A “highly commended” image of a sculpture in Lancashire, UK, under the stars.
The Royal Observatory Greenwich in the UK announced the winners of its annual Astronomy Photographer of the Year competition last week, and the final group of photographers doesn’t disappoint. From phantasmal swirls of gas and dust to stupendous shots of our luminous Moon—and other moons, too—the images offer a sweeping looks at some of the amazing aspects of our universe.
It’s time to behold the universe, in all its dizzying glory.
“The Running Chicken Nebula”
In this image, the Running Chicken Nebula, or IC2944, bursts with colors and won the photo competition’s Young category.
“Roses Blooming in the Dark: NGC 2337”
The Rosette Nebula (NGC 2337) is seen in this highly commended image, taken through a telescope in Changzhou City, China. The nebula is about 130 light-years across and about 5,000 light-years away.
“Moon at Nightfall”
A timelapse showing the Moon’s transit in the night sky.
The Moon’s rise over Dalian, China, was a highly commended image in the Young category. The Moon changes color over the course of its transit, from a deep rusty red to a luminous whitish-yellow.
“Lunar Occultation of Mars”
Mars is seen beyond the Moon in this shot just before it passes behind our satellite.
Mars, the fourth planet from the Sun, is a blotch of red beyond the edge of the Moon in this highly commended shot in the Young category.
“Blue Spirit Drifting in the Clouds”
The Pleiades vibrantly shine in this image, the runner-up in the Young category. Also known as the Seven Sisters, the Pleiades is a prominent cluster of bright, blue stars located in the constellation Taurus and is visible from Earth with the unaided eye.
“The Dark Wolf — Fenrir”
A molecular cloud in the shape of a wolf, hence its nickname: the Wolf Nebula, or the Fenrir Nebula.
“New Class of Galactic Nebulae Around the Star YY Hya”
A stellar remnant named ‘the heart of the Hydra’ by the team who observed it.
This image, showcasing a galactic nebula from over 100 nights of observation totaling more than 360 hours of exposure, won the Stars & Nebulae category.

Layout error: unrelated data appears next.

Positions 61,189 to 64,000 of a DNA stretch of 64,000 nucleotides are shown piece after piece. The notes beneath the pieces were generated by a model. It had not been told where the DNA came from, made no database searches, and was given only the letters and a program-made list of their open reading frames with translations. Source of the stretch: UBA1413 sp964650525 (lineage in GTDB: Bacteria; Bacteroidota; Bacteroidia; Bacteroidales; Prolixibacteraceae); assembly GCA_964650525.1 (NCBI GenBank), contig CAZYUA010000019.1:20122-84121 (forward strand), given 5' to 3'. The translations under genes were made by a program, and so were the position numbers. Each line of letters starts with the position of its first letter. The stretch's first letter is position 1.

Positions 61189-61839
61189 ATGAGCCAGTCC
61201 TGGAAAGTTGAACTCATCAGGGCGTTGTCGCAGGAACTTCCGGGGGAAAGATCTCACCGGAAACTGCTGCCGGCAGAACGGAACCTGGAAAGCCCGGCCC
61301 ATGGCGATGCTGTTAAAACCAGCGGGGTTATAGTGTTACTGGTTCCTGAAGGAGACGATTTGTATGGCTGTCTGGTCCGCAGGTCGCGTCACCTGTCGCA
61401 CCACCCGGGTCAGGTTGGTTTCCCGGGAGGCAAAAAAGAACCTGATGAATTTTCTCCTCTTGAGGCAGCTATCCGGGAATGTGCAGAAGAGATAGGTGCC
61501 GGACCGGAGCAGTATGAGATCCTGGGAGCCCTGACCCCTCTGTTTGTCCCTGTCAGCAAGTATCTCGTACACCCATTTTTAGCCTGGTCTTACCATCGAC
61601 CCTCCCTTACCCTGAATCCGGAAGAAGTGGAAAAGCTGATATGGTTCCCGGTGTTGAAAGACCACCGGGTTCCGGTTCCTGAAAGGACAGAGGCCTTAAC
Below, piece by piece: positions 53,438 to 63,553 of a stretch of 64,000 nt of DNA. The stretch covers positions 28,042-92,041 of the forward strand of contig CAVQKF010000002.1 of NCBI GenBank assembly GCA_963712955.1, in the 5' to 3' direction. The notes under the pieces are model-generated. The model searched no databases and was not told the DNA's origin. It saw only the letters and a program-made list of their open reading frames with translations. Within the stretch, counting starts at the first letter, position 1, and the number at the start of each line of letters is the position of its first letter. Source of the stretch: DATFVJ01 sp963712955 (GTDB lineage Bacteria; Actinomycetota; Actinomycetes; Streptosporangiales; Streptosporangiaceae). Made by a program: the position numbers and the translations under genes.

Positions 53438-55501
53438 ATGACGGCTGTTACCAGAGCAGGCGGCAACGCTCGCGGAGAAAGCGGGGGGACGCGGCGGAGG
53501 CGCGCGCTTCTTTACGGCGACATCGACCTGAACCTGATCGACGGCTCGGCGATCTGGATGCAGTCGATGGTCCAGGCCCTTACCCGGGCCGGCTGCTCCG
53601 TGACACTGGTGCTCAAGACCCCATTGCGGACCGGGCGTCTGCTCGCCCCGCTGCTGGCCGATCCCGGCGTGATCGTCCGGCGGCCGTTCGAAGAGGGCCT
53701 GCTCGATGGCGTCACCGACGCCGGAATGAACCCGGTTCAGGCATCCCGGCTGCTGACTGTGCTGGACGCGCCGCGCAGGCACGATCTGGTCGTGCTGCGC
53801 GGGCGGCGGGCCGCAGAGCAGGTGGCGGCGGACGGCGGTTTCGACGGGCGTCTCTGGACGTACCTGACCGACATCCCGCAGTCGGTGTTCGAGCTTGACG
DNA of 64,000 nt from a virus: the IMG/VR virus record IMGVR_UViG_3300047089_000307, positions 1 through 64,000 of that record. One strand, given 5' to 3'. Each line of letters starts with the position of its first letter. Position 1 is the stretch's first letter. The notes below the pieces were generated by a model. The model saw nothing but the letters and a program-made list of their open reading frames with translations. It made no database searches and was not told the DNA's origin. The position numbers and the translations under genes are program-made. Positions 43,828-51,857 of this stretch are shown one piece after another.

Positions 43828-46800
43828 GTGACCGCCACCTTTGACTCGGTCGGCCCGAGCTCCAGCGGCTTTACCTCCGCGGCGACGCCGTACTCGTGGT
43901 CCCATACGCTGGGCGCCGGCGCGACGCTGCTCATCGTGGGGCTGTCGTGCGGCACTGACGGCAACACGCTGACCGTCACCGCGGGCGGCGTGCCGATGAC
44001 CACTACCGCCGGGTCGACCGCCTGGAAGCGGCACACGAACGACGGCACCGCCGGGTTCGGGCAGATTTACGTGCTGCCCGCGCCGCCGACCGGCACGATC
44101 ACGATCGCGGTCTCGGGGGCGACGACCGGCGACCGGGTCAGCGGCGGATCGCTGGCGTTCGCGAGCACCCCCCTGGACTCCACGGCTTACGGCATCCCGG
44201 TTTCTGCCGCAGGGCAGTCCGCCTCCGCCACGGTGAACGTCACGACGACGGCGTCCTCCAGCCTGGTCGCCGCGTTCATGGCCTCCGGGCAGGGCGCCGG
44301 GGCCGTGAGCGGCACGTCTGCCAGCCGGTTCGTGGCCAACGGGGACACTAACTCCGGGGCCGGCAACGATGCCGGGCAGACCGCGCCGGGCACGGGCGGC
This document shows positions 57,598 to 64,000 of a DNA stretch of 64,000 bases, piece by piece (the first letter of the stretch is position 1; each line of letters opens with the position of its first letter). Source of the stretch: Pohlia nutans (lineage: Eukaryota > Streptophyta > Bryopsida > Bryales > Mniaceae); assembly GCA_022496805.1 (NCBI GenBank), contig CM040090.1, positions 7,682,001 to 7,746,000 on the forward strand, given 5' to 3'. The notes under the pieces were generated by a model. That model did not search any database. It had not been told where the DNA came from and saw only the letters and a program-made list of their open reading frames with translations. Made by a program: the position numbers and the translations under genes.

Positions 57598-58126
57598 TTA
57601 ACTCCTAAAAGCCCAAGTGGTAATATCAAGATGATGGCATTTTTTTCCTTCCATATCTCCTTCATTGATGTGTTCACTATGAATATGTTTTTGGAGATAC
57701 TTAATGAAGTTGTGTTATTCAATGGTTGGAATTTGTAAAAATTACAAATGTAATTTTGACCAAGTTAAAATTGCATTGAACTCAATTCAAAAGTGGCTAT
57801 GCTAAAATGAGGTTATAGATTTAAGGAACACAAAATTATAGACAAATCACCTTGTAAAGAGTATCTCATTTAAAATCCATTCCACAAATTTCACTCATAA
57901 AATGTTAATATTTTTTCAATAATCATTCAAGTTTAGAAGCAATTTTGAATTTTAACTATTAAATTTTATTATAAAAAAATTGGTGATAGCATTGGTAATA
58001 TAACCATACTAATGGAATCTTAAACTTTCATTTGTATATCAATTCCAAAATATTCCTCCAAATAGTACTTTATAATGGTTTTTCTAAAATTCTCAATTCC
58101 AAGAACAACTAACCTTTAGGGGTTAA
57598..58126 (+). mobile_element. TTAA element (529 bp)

“LDN 1448 et al.”
A view of LDN 1448, a molecular cloud crammed with dust, seen in the runner-up image in the Stars & Nebulae category. A molecular cloud is a cold, dense region of space filled with molecular gas, primarily hydrogen, where new stars are often born.
This image was highly commended in the Skyscapes category. It shows noctilucent clouds, reflected on a Hungarian pond.
“Grand Cosmic Fireworks”
The winner of the Skyscapes category was this shot of large sprites reaching towards the snow-capped Himalayan mountains. Sprites are large-scale electrical discharges that occur high above thunderstorm clouds, often appearing as reddish-orange luminous flashes. Unlike regular lightning, they are cold plasma phenomena extending vertically into the Earth’s ionosphere.
“Celestial Equator Above First World War Trench Memorial”
Stars above a First World War memorial in France took the runner-up place in the People & Space category.
The winner of the People & Space category is this shot of a stranded vessel named Zeila, with the trails of several stars in the sky behind it.
“Close Encounters of The Haslingden Kind”
A mosaic of some 150 images taken at 25-second exposures show the apparent rotation of stars around Polaris—the North Star—above a sculpture in Lancashire.
“A Visit to Tycho”